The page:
Symco or Bust: Our First Shasta Trip

This was a long time coming, friends.  We finally got our 1972 Shasta out on the road.  And we picked one heck of an event to debut her at!  Symco Weekender is in the small, unincorporated town of Symco, Wisconsin.  It's a weekend of hotrods and rockabilly music that takes place on the Union Thresheree grounds-- an amazing walk through history.  


Symco was formally known as Union.  A local family, along with the Union Thresherman's Club began moving buildings to the grounds in an effort to preserve history, naming the little town Unionville.  Buildings having been moved here from all over Waupaca County, to create a picturesque little town.  There's more here than what I took pictures of-- I truly don't do it justice!  I so wish I had gotten a picture of the general store, but I was too busy buying candy from the adjacent candy store (my poison of choice: PopRocks, candy necklaces, and multiple boxes of candy cigarettes-- I just love the chalky minty flavor of those, they're my favorite!).  


Each building is filled with antiques, authentic displays, and small (and sometimes big) pieces of the local history.  There's a school, church, post office, blacksmith, fire department, barns, print shop, bank, shoe repair shop, and of course, a saloon!


The Unionville Saloon was formally the Union town hall, and was built in 1896!  Today it's an awesome place to grab a $1 cup of PBR and munch on popcorn.  


During Symco Weekender, classic cars litter the street.  All my pictures are from Thursday-- a preparty to actual event.  On Friday and Saturday, these streets were JAMMED with people, food vendors, and an amazing swap meet! 


This awesome bridge was moved here from highway 22, and overlooks the sawmill.  These grounds were such a cool place to host this event-- it takes a normal car show and gives it remarkable charm.  

Of course, we aren't car people . . . we're camper people, ha!  There were multiple camping locations (I heard a rumor that there were over a thousand camping spots sold!), but the place to be was in vintage camping.  Vintage camping is located right in the show grounds, along the Little Wolf River.  It's part of the show, and people would walk through and marvel at the old-time campers.  There were only about a hundred vintage camping spots available, and they went fast.  You get priority if you went last year, and then they opened it up to newbies at the end of March.  I was up at 4 am that morning with the baby, and I snagged a spot then . . . a few hours later, they were all gone (finally, a single reason to be happy about having to wake up ridiculously early with a baby).  Vintage campers were required to be from 1970 or earlier, unless you got approved to be there (which I was, since ours is actually a 1972 . . . but it's essentially the same as the late 60s models).  


One of my favorite questions we were asked, as people checked out our Shasta, was, "So what did you tow it with?"  They're expecting a super cool answer (it is a classic car show, afterall!).  And my answer: a 2010 Grand Caravan.  Ha!  The van was relegated to spectator parking-- only cars that met the show criteria were allowed in vintage camping.  But wow, being there made Mike and I dream about a sweet tow vehicle for the Shasta! 


I spent the day in rollers on Thursday, to have show-worthy hair on Friday!  Lots of people got decked out in their vintage and rockabilly outfits (like yours truly), which makes it so much more fun in my opinion!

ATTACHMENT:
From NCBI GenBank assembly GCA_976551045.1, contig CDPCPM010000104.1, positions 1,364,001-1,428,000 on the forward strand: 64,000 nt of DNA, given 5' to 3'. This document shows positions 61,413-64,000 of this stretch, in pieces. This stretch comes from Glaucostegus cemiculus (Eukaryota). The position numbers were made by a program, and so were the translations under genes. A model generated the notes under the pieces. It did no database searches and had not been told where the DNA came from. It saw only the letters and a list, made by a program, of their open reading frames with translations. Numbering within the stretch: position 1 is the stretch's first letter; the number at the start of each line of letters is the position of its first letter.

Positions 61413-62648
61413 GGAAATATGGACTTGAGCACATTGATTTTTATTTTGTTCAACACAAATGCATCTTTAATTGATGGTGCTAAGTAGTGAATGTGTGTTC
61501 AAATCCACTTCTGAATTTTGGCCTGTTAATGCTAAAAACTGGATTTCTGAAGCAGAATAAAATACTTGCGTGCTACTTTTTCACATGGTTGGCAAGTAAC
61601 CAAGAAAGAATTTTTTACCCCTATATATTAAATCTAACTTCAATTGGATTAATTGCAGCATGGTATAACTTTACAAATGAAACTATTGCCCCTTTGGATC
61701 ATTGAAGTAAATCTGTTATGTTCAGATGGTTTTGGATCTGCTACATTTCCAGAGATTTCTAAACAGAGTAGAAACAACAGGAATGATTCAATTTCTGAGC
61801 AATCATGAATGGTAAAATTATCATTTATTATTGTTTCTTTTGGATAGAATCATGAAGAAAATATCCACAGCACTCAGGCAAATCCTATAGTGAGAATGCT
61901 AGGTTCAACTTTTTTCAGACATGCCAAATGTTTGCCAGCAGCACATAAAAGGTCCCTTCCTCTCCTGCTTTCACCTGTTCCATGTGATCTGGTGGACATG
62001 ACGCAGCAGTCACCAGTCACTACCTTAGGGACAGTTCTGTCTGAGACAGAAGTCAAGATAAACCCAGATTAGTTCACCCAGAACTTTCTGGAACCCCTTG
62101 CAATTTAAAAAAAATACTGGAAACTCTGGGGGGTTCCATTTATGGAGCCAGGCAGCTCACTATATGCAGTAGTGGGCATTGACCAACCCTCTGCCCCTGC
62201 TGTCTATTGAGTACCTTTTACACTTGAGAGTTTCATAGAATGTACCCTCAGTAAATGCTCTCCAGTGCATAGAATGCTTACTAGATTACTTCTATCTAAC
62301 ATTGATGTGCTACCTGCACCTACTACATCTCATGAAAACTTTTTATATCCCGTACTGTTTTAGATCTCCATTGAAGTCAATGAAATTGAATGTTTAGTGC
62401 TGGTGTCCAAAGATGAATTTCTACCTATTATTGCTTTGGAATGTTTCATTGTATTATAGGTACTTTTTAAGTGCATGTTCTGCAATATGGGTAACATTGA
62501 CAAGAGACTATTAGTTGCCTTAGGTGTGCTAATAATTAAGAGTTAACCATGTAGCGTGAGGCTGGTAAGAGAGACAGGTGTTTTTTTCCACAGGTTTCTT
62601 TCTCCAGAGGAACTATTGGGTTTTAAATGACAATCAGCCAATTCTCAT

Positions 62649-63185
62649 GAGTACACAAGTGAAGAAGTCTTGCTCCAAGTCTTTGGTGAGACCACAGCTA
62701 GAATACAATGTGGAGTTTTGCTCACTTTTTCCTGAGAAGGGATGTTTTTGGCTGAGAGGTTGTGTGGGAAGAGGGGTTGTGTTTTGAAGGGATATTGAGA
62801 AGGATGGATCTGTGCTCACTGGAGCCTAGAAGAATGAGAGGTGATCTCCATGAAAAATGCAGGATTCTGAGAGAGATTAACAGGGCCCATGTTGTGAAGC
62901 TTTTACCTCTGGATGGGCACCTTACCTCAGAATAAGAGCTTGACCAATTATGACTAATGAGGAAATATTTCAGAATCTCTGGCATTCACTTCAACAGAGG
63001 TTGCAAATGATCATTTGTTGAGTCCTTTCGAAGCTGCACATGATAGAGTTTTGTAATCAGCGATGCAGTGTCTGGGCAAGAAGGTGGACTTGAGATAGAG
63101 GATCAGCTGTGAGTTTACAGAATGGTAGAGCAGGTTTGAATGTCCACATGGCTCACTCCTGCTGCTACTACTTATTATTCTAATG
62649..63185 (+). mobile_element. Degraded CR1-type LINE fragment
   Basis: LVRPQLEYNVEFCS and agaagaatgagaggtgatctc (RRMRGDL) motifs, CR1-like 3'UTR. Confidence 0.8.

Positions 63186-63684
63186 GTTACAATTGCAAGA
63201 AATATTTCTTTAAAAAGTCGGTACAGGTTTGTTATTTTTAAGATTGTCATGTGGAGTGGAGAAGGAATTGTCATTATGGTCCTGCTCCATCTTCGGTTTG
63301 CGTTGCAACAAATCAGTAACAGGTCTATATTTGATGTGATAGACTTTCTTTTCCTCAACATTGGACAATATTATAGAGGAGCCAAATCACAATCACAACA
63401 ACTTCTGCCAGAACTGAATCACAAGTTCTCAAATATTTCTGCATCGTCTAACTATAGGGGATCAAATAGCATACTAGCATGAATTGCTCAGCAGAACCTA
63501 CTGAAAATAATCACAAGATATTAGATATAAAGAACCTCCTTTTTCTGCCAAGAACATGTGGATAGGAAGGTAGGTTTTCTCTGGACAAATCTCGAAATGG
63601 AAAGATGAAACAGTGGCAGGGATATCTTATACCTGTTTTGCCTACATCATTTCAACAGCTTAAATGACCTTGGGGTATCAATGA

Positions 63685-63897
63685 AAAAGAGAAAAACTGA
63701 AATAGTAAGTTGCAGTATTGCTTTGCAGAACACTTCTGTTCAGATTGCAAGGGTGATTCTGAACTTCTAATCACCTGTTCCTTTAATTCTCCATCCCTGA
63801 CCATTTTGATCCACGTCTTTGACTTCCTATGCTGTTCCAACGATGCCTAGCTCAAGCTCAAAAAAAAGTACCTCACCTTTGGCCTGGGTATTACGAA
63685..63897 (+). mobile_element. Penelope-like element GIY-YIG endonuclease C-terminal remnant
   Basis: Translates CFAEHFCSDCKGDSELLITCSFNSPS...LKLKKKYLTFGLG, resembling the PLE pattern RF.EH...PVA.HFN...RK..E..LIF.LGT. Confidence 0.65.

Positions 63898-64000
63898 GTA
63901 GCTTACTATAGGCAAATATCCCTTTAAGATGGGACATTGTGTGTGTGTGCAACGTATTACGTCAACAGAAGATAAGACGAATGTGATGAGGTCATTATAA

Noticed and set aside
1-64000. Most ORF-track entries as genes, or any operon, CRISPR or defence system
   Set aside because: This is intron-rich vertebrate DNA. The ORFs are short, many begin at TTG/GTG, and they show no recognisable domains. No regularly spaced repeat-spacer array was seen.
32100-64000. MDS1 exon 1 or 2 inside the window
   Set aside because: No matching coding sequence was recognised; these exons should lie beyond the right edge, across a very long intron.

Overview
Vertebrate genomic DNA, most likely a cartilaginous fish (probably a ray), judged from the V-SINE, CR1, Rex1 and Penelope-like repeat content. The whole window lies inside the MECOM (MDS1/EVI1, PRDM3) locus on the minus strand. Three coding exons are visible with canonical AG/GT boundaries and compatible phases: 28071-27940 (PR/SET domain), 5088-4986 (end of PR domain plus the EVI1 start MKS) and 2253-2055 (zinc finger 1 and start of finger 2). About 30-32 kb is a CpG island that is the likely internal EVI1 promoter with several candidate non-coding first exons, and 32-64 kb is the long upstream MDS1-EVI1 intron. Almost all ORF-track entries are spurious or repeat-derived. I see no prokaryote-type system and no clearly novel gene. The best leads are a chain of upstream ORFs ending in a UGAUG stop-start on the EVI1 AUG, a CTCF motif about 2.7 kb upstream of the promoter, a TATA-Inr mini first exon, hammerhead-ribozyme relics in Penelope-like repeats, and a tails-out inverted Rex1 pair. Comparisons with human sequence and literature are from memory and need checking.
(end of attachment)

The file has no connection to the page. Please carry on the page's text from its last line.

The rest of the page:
The boys camped with us on Thursday night, and then headed to my parents' so Mike and I could have a kid-free weekend.  Overall, it's a kid-friendly event, but as far as camping there and staying up late jamming to the full, amazing music line-up goes, it was so much better to not have the kids along.  


Mike: "Stop buying coolers and water jugs."
Me: "Never."


People in vintage camping decked their sites out! Lights, bikes, coolers, chairs, everything was classic!  It was so fun just walking through the area and seeing everyone's sites.  

And everyone was so stinking nice.  Vintage camper people are my kind of people.  Mike and I loved chatting with everyone.  It truly felt like the end of summer camp when we left, hugging my new friends goodbye, and saying, "see you next year!"  


My vintage camping skirt was an absolute hit! 


I got stopped many a time for pictures of that skirt, ha!  Dressing up was half the fun for me.  I even participated in my first pin-up contest (you can read all about that here).  


Poor Mike had to deal with a lot of picture taking, haha!  And yet, I somehow didn't get enough pictures!  The dance hall played rockabilly all night long, there was an awesome sideshow by Strange for Hire, and the swap meet was fantastic-- all of which I have no pictures of!


It was an absolutely amazing weekend.  It was quite the drive for our first time camping with the Shasta (especially when Mike was stopping every 20 miles to check the bearings).  I know when we first signed up the for event, Mike was nervous about showing the Shasta off-- we love our finished product, but Mike was worried about being judged by the purists and professional camper renovators.  But it wasn't like that at all! Vintage camping was filled with campers on all end of the spectrum-- from the completely gutted work-in-progress to the newly finished products.  People were so nice and we got so many compliments on our renovation.  We were surrounded by people who understood having a project camper and the years (yes, years, plural!) of work that go into it.  I kept saying to Mike, "these are our people!" ha!  

And I even survived the weekend without getting run over by a mini-bike ;) 


Molly (aka Shirley Shasta) 

P.S. For all the Shasta renovation information check out this and this.

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